I’ve worked with homeschool families for five years. As a homeschool guidance counselor, I help parents create a strategy for those pivotal four years of high school. Over and over, I’ve seen homeschoolers excel in college, career, missions, or entrepreneurship, a constant reminder of just how well homeschooling equips students for real life. And as a homeschool grad myself, I credit my education with what I’ve personally achieved over the last ten years.
Many of my readers were not homeschooled. My passion for home education is not a statement about other educational models. But as a homeschool grad, homeschool counselor and future homeschool mom (counting the years!), this is my area of expertise. If you’re deciding whether to homeschool through high school or whether to homeschool at all, I hope this article relieves some of your fears and gives you the “push” you need.
Homeschooling Requires Self-Discipline
Homeschooling is rewarding, but it’s hard. This initial difficulty prevents many parents from jumping on board. But the challenges of homeschooling produce a fruitful harvest, particularly in regard to self-discipline.
Homeschool students use a variety of methods throughout their educational career: online programs, personal tutoring, co-op classes, dual enrollment, and parent-taught courses may each play a part in their coursework. But regardless of method, homeschooled high-schoolers are largely self-taught and self-motivated. The freedom of schedule and study allows students to work at their own pace, which in turn boosts productivity and encourages a healthy management of time.
Due to their extremely small “class size”, it’s very difficult to slack off without notice. This increased accountability is further pressure to perform at a higher level of expectation, which homeschoolers continue to do in college and career.
Generational Socialization Is the Norm
Recent years have seen the wane of homeschoolers’ least favorite question: “What about socialization?” It’s been proven many times over that homeschoolers are well socialized (though some moreso than others). How can this be, since they generally form a class of one?
Because homeschooling promotes generational socialization.
Age-specific segregation has not always been a fixture in our society. Rather, it was initially introduced through John Dewey’s educational model of the early 20th century. Up to that point, students learned together in the familiar one-room schoolhouse. Even outside of communal learning, these children operated in an adult world with no expectation of anything different.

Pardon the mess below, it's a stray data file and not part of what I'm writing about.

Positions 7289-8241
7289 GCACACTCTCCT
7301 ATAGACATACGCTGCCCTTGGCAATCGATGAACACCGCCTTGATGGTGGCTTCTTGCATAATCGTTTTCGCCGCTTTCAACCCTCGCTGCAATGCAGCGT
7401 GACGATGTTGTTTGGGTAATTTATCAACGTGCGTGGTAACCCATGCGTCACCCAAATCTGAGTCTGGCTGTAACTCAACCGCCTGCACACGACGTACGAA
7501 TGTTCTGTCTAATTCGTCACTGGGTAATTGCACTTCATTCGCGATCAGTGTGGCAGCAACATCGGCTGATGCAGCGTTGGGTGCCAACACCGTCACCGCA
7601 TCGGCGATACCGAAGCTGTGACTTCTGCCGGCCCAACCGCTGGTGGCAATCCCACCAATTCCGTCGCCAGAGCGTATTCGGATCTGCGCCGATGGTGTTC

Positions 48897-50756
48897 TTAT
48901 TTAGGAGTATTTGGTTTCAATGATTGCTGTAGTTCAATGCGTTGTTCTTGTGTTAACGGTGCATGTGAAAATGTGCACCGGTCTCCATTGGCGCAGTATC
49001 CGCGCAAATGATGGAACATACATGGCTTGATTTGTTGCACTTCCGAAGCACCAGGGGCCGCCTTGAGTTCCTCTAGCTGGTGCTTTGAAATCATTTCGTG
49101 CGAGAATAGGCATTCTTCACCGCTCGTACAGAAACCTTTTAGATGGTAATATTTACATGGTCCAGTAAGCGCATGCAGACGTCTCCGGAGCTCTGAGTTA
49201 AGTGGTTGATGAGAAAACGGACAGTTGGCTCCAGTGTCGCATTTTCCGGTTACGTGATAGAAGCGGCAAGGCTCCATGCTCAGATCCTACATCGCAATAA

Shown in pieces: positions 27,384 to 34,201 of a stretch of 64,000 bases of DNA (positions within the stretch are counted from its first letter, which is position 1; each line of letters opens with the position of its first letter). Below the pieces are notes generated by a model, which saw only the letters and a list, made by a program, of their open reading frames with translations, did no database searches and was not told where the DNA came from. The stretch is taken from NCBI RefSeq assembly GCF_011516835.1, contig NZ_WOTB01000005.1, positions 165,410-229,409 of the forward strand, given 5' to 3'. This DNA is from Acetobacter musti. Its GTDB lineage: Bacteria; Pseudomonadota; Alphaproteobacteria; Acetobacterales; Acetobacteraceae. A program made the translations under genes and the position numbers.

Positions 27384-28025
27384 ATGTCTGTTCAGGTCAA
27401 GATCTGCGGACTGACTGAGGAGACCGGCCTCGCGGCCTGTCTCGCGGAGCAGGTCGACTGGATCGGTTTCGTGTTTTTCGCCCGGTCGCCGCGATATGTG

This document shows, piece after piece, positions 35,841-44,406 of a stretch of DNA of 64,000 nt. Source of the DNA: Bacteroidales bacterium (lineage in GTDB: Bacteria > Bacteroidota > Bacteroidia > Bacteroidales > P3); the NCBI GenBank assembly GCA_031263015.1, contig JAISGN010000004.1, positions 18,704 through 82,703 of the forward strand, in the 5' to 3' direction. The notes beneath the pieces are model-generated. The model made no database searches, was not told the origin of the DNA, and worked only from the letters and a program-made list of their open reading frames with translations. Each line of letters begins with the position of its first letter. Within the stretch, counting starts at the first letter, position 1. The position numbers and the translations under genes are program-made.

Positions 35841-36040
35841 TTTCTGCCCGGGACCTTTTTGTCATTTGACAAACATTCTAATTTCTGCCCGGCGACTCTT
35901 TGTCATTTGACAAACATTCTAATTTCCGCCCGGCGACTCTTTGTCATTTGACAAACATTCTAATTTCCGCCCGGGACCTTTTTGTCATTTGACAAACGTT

Homeschooling has resurrected many of these roles. Students interact with learners of all ages. Many homeschool students work for the family business or even launch as entrepreneurs. Most are actively involved in cooking, cleaning, caring for younger children and are generally expected to contribute to the welfare of their family. This trans-generational social environment facilitates early maturation and gives homeschool grads a leg up in the workplace.
Education is Individualized
This is by far my favorite aspect of homeschooling. Homeschool students are equipped for the real world because their education was individualized to their gifts. While this can be executed to a degree in public and private models, homeschooling can be personalized for a student by the person who knows her best: her parent.
This personal, individual approach to education encourages students to embrace their gifts from an earlier age. With the freedom to pursue what they are good at – not just what they need for graduation – homeschoolers know sooner than most which major they’ll study, what career path they’ll take, and what dreams they will pursue. With a defined purpose and goal, these students enter “real life” with a significant advantage in time, money, energy, and experience.
Work Experience Starts Early
It is frustrating for a guidance counselor like myself to review the transcript and resume’ of a graduating senior, only to see no work experience for the past four years. Today’s economy requires more than a degree to get hired, much less to succeed in the workplace. Students need to enter the workforce with job experience, and what better way to do that than to start early?
Homeschool students have an advantage here as well. Because their school schedules are flexible, they can work year-round. Whether for the family business, a local store, or their own entrepreneurial ideas, homeschool students can begin compiling a resume from as young an age twelve (I recommend parents begin keeping track of volunteer work and first “jobs”, such as babysitting, from 7th grade on). This experience – no matter how mundane it may seem – is invaluable when students begin applying to colleges, scholarships, and jobs.
Homeschoolers Are Well Connected
Though working early garners any student a network of connections (much needed down the road!), homeschoolers create a network of their own. Co-ops, groups, and conventions provide a support group of likeminded families. As circles cross over with one another, students make connections that not only last a lifetime – but open doors for the future. For homeschool students, it’s both “what you know” AND “who you know”.
Homeschooling is difficult, and parents who choose this path face a lot of self-doubt along the way. Fortunately, homeschoolers are loyal to their own and there is a ton of support for those struggling with uncertainty or concerned about taking the first step.
This mini-series on homeschooling will focus on the benefits of homeschooling through high school, and why you should pursue a discipleship-based homeschool model. Comment to subscribe for posts via email, or better yet – follow me on Facebook to see updates!
For more information on what I do as a guidance counselor, visit this site.